Telephone exchange.

That was not enough for the counter-revolutionary elements, however. They wanted to get rid of workers’ control of an establishment of such great strategic value. It has been proved, in spite of the denials of the Catalan Government, that the order upon which Rodriguez Sala (of the P.S.U.C.) acted was signed by Artemi Aguade (of the Esquerra), Councillor of Public Order. That a counter-revolutionary coup had been planned in advance by the armed forces is proved by the fact that machine-gun stations had been set up on neighboring roofs by Civil Guards, in order to attack the Telephone Building from various directions.

The attack upon the Telephone Building was the cause of surprise and indignation among the telephone workers, who resisted the occupation of their building. This was the beginning of the violent fighting of the following days. The workers of Barcelona mobilised and began to organize the defence of their districts, to control movements in the city and to prevent reinforcements from coming in.


Within two hours, Barcelona was in a state of war. The workers went into the street with their arms to defend their headquarters and to take up strategic positions throughout the city. The revolutionary workers of the C.N.T., the F.A.I. and the P.O.U.M. understood from the first how great was the danger of the armed forces. Without either trade union federation calling a strike, the factory workers poured out to take up their fighting posts. At about 6.30 the transport services, street cars, buses and subways, all controlled by the C.N.T. unions, came to a halt.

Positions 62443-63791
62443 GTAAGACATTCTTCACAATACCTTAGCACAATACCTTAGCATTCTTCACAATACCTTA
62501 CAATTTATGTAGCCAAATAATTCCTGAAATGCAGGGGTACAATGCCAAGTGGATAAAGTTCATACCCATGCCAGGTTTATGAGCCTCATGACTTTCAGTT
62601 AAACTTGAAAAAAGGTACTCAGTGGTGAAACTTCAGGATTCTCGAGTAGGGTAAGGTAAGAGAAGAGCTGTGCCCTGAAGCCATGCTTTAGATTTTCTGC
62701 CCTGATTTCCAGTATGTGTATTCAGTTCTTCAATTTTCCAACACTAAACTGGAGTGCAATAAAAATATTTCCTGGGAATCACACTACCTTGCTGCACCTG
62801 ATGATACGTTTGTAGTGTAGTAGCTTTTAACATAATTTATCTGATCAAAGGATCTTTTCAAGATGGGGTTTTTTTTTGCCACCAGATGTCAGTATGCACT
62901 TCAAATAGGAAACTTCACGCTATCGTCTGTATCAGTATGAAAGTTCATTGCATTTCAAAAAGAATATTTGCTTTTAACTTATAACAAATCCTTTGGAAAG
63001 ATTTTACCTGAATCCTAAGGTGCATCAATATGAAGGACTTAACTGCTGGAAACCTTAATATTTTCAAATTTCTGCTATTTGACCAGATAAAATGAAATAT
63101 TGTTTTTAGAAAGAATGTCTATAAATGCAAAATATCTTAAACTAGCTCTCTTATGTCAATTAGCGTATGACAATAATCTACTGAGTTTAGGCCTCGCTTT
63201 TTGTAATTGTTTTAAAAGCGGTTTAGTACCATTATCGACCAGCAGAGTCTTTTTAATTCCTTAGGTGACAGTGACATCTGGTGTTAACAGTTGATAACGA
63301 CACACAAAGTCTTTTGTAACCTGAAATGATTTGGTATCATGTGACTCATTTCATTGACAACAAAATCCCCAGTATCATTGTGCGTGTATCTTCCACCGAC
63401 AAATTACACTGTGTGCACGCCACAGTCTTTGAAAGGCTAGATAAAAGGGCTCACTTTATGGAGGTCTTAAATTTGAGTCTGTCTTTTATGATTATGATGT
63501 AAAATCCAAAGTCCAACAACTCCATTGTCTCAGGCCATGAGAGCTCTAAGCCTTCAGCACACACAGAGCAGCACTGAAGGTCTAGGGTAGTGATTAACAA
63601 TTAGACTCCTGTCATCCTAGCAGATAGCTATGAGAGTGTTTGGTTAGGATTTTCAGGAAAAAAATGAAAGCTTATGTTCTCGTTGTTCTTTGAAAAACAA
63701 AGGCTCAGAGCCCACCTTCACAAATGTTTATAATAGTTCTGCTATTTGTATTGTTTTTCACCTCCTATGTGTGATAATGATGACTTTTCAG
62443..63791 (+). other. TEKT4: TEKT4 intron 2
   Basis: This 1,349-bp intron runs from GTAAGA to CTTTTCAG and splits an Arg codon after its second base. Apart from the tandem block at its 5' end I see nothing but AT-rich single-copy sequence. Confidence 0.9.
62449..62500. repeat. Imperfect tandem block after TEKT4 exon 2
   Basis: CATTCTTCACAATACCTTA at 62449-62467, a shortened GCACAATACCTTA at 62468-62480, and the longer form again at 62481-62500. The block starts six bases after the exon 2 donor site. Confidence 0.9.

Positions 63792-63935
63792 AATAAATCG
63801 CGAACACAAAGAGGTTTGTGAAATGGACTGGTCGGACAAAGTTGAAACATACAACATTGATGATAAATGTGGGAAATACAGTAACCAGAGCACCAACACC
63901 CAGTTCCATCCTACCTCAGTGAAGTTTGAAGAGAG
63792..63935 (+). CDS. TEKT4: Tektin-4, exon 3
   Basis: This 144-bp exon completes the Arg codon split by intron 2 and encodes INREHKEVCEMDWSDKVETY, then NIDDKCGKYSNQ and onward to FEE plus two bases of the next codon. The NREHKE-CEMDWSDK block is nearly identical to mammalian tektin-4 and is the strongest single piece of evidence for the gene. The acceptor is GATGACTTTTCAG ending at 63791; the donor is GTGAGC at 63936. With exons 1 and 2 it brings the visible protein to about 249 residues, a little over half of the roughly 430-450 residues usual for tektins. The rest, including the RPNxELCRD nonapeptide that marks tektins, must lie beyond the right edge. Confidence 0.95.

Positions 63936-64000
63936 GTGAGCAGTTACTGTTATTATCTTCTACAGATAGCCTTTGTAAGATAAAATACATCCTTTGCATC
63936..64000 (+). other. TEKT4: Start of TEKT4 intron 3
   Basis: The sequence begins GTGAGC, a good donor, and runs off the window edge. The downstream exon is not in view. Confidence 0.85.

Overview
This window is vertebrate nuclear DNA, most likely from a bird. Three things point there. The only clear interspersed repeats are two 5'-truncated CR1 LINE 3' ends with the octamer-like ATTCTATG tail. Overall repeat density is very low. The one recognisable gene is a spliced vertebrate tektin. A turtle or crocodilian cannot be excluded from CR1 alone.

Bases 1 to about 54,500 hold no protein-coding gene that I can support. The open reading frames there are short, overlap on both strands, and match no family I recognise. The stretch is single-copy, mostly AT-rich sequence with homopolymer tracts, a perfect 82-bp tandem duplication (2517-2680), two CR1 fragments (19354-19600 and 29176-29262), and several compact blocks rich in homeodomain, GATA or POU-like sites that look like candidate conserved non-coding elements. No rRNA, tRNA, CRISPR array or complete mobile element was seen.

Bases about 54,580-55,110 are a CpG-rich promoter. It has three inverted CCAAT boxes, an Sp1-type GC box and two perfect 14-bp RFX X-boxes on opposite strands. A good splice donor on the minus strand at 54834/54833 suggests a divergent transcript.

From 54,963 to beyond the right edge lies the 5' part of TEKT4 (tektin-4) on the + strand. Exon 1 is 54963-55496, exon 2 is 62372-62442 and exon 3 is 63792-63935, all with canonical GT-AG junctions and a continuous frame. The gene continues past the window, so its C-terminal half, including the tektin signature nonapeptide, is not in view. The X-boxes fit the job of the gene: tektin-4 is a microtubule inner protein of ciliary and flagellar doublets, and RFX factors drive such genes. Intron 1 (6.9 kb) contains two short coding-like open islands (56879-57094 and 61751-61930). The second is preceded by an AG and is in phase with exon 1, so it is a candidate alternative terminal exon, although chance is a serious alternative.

At nightfall, the workers began to build barricades of paving blocks and sandbags. That evening many workers were killed by the armed forces of the Generality, which tried to disarm them, During the night, firing sounded throughout the city.


The coup had been prepared and carried out by the P.S.U.C. and the Esquerra. The members of these organizations, however, were not the shock troops of the Generality. It had at its command the Assault Guards, the Civil Guards and the Mozos d’Escuadra—personal guards to the President. All these Generality forces did not show the same fight. The Assault Guards were reluctant to fire upon the working class, as were even part of the Civil Guard. Many cases of insubordination arose, and some guards turned their arms over to the workers. The most reactionary of the anti-fascist forces turned out to be the most violent. Groups from the Estat Catala and the P.S.U.C., which held a few positions, were very aggressive.

Barricades in Barcelona, 1937.

On the workers’ side were united the workers of the P.O.U.M. and those of the C.N.T. and the F.A.I. They stood united throughout the fight, and the street fighting was organized in common. The password was “C.N.T., F.A.I., P.O.U.M.—REVOLUTION!” In general the workers of the U.G.T. did not take part in the fight, though many of the joined the revolutionaries in the barricades. The P.S.U.C. did not succeed in facing the U.G.T. workers against those of the C.N.T. Thus it is false to present the fight as a fratricidal struggle between the C.N.T. and the U.G.T., as has been stated in the press. It was nothing other than the struggle of the revolutionary workers against the counter-revolutionary forces of repression of the Generality—composed only of the Guards corrupted by Stalinism and reformism.

C.N.T. militia. Barcelona, 1937.